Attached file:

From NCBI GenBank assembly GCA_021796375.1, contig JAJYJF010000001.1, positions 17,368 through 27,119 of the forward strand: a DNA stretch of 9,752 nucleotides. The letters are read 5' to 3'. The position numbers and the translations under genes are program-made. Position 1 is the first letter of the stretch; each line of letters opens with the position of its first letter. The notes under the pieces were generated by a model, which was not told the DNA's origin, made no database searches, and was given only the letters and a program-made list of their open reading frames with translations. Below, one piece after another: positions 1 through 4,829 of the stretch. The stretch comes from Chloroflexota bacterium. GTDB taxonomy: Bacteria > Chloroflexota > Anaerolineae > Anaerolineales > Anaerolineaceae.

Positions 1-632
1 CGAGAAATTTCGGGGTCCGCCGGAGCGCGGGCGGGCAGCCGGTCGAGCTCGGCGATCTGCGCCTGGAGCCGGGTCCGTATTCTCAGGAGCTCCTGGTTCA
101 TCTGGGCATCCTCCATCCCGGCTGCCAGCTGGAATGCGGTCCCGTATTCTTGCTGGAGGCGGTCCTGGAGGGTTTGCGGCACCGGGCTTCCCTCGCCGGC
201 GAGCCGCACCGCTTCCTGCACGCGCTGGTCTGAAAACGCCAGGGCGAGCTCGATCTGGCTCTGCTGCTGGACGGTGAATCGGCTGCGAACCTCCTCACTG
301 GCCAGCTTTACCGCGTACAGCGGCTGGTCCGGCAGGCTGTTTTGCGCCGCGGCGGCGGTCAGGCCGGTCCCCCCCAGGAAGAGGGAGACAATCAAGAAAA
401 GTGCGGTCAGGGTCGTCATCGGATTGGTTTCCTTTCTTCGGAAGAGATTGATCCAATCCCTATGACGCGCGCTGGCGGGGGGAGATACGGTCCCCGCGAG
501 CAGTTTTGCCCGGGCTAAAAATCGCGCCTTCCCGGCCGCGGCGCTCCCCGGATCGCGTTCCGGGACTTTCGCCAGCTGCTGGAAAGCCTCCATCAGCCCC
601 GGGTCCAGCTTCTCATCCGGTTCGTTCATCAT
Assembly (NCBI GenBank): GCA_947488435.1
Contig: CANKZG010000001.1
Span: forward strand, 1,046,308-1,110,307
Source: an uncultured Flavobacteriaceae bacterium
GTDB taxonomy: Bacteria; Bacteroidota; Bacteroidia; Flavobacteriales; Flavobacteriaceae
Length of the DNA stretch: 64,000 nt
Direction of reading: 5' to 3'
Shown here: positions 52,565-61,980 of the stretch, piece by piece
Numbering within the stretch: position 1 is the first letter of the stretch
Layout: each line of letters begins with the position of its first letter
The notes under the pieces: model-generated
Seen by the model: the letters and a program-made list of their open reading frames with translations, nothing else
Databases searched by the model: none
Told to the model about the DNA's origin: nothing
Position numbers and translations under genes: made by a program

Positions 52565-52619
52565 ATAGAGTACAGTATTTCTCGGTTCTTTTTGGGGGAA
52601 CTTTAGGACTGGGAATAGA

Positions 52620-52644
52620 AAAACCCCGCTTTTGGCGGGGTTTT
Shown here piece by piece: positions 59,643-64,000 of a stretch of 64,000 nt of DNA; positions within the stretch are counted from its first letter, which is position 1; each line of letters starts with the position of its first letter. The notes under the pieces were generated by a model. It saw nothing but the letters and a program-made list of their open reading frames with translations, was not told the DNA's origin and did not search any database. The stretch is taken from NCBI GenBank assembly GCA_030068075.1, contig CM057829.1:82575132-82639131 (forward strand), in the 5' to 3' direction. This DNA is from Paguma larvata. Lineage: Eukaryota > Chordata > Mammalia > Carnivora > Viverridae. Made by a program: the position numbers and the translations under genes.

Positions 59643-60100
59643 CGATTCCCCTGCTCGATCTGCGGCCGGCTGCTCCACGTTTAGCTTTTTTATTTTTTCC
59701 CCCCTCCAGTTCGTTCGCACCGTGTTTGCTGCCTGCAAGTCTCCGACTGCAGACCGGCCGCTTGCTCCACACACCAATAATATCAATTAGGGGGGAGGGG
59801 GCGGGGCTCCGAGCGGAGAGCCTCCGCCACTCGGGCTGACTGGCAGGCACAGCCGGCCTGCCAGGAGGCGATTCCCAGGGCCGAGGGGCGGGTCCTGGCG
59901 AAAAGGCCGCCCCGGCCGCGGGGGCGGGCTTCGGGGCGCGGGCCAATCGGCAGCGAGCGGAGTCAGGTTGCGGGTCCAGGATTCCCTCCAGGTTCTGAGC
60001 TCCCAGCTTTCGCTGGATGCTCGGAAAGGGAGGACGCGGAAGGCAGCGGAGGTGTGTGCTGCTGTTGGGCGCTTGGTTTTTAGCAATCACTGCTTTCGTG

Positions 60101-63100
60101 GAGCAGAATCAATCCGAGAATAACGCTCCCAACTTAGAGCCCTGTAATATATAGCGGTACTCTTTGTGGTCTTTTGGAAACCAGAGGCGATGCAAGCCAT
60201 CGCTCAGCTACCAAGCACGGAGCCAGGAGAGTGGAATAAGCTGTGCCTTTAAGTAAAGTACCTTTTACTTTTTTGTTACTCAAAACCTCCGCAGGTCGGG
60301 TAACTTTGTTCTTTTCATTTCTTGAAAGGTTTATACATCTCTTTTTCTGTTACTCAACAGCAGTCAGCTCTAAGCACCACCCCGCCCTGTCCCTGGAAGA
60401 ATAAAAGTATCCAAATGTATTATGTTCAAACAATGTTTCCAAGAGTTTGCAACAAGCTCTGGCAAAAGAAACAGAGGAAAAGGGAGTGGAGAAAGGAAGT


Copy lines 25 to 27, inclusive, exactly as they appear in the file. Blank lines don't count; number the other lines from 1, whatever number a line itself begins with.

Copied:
Positions 52565-52619
52565 ATAGAGTACAGTATTTCTCGGTTCTTTTTGGGGGAA
52601 CTTTAGGACTGGGAATAGA